Even Bill Cosby Can’t Make Bad QR Codes Funny

January 17, 2012
By Lisa Barone in Online Marketing

QR codes are exploding. They’re on posters, window storefronts, coasters at the bar, and some businesses are even putting them on billboards (hi, your customer is DRIVING!). But what I’m noticing even more than the sheer explosion of QR codes is that often the QR code campaign is doing little more than embarrassing the brand it’s associated with.

As you may have guessed, I have an example!

Tech savvy as I may be, I’m not typically the type to scan a QR code. As a lady who can never find my phone in my purse, it just seems like a lot of work for very little pay out. However, I’m a sucker for Bill Cosby. He’s funny, he’s inspirational, and he brings back delicious childhood memories of pudding. So when I noticed that the back of his new book I Didn’t Ask To Be Born (But I’m Glad I Was) (no aff) had a QR code on the back I thought, what the heck? This has to be good.

Five minutes later after I finally found my phone in my purse, I scanned the bar code. What did I get for my troubles?



The QR code led to a page with a giant video on it. A video that I can’t play via my Blackberry Bold. I waited a few seconds to see if something else would pop up, if there was something below the video (there’s not) or this page had anything to offer me other than a collection of Mr. Cosby’s social networking profiles and tweets containing his name. And when I realized it did not, I threw my phone back into my purse’s abyss, put the book down, and walked away.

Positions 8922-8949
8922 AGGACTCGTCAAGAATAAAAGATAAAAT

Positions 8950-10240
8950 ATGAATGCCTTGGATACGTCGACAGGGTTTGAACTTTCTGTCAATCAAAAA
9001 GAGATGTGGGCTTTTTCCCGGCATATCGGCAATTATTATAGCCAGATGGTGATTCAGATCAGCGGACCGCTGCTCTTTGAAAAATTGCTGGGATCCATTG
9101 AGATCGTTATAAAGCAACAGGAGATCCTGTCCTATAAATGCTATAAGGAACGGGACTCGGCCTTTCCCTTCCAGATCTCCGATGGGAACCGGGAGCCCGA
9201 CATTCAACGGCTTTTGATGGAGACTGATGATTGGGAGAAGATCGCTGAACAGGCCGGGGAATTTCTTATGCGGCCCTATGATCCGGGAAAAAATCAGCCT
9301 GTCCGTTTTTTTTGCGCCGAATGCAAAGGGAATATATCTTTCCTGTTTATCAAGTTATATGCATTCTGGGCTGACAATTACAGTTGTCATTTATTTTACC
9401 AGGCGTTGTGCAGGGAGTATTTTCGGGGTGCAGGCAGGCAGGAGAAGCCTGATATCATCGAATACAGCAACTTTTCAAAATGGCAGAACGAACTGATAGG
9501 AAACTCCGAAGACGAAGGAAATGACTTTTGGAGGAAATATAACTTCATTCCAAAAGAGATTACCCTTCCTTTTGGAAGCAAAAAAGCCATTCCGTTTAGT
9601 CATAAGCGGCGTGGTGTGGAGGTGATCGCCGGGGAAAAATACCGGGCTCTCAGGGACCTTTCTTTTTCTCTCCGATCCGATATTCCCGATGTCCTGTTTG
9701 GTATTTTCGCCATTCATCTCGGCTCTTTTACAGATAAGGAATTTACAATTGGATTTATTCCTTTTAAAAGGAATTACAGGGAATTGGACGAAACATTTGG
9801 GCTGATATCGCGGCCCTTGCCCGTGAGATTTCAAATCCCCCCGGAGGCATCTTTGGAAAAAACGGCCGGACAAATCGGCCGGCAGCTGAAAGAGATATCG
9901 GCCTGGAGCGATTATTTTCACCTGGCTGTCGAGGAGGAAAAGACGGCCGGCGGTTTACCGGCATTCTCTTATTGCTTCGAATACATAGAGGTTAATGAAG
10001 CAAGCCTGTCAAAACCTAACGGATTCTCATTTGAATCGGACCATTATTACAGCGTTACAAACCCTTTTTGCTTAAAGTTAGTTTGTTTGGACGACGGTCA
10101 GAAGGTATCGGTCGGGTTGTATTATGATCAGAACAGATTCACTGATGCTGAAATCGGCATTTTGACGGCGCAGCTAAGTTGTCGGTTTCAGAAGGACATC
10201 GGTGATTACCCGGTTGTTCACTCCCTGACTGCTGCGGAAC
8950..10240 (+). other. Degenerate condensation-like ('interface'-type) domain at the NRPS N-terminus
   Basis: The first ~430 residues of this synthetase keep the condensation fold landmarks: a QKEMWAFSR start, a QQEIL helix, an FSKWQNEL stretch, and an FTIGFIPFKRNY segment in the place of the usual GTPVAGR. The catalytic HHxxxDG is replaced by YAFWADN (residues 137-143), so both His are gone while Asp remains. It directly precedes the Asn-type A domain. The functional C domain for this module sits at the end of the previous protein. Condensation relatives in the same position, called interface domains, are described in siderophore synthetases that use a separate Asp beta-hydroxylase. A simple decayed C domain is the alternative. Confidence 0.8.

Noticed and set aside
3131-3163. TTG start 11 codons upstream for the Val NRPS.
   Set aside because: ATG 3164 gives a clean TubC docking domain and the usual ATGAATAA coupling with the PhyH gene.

Would I have purchased the book had there been something on that page that blew my socks off? I can’t know for sure, but there’s a good chance. I was emotional, I was in the buying mood and I was interacting with a brand that already had my trust. But I didn’t take a second look at the book after I felt like my time had already been wasted.

Of course, Mr. Cosby isn’t alone in creating a lackluster QR code experience. It’s very often the norm. To help combat that, below are seven tips for creating a better one. So people maybe don’t go away angry. Or, you know, go away at all.

7 Best Practices For Using QR Codes Successfully

1. Remember that QR Codes & Non-Mobile Content Don’t Mix

The goal of creating a QR code is to attract and create an experience for an on-the-go consumer via their mobile device. That means the content you send them to must LOAD on their mobile device. Avoid the Flash, the large images and Web site bloat. The content you’re directing people to should be optimized for a mobile device and focus on that mobile experience. Don’t lose sight of what you’re doing because you’re trying to wear your fancypants.

2. Have A Purpose For Your QR Code

The “QR” in QR code stands for “quick response”. Think about that and let it guide you through your use of this mobile technology. Think about what kind of “quick response” someone may need from your brand.

If you’re a real estate agent, maybe you want to put a QR code on the bottom of your For Sales signs to allow interested parties to get additional information about the listing they’re looking at. If you’re a local pub, then putting a QR code on your coasters to allow people to view your beer selection or your daily specials may be worthwhile. The key is to serve quick information that is contextually relevant right now.